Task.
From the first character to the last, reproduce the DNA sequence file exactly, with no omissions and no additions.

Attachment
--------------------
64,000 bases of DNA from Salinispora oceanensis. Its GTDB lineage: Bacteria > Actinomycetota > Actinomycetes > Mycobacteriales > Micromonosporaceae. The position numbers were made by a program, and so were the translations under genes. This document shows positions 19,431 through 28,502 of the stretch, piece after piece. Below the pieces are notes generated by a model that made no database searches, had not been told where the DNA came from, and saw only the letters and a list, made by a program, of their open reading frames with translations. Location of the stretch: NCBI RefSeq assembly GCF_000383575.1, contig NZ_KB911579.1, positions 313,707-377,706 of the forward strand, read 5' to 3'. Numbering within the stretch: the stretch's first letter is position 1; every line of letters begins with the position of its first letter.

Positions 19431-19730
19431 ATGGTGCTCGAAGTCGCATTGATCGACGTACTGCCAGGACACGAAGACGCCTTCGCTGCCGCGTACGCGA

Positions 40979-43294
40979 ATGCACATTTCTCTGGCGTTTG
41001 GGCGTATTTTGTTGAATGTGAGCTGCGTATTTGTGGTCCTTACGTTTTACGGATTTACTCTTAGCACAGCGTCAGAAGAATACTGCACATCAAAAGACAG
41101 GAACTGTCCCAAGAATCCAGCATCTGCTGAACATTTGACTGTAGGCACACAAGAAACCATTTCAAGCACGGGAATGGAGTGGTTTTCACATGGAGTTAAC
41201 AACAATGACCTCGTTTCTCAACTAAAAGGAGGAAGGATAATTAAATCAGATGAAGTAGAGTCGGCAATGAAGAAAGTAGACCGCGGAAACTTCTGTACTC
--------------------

64,000 bases of DNA from Salinispora oceanensis. Its GTDB lineage: Bacteria > Actinomycetota > Actinomycetes > Mycobacteriales > Micromonosporaceae. The position numbers were made by a program, and so were the translations under genes. This document shows positions 19,431 through 28,502 of the stretch, piece after piece. Below the pieces are notes generated by a model that made no database searches, had not been told where the DNA came from, and saw only the letters and a list, made by a program, of their open reading frames with translations. Location of the stretch: NCBI RefSeq assembly GCF_000383575.1, contig NZ_KB911579.1, positions 313,707-377,706 of the forward strand, read 5' to 3'. Numbering within the stretch: the stretch's first letter is position 1; every line of letters begins with the position of its first letter.

Positions 19431-19730
19431 ATGGTGCTCGAAGTCGCATTGATCGACGTACTGCCAGGACACGAAGACGCCTTCGCTGCCGCGTACGCGA

Positions 40979-43294
40979 ATGCACATTTCTCTGGCGTTTG
41001 GGCGTATTTTGTTGAATGTGAGCTGCGTATTTGTGGTCCTTACGTTTTACGGATTTACTCTTAGCACAGCGTCAGAAGAATACTGCACATCAAAAGACAG
41101 GAACTGTCCCAAGAATCCAGCATCTGCTGAACATTTGACTGTAGGCACACAAGAAACCATTTCAAGCACGGGAATGGAGTGGTTTTCACATGGAGTTAAC
41201 AACAATGACCTCGTTTCTCAACTAAAAGGAGGAAGGATAATTAAATCAGATGAAGTAGAGTCGGCAATGAAGAAAGTAGACCGCGGAAACTTCTGTACTC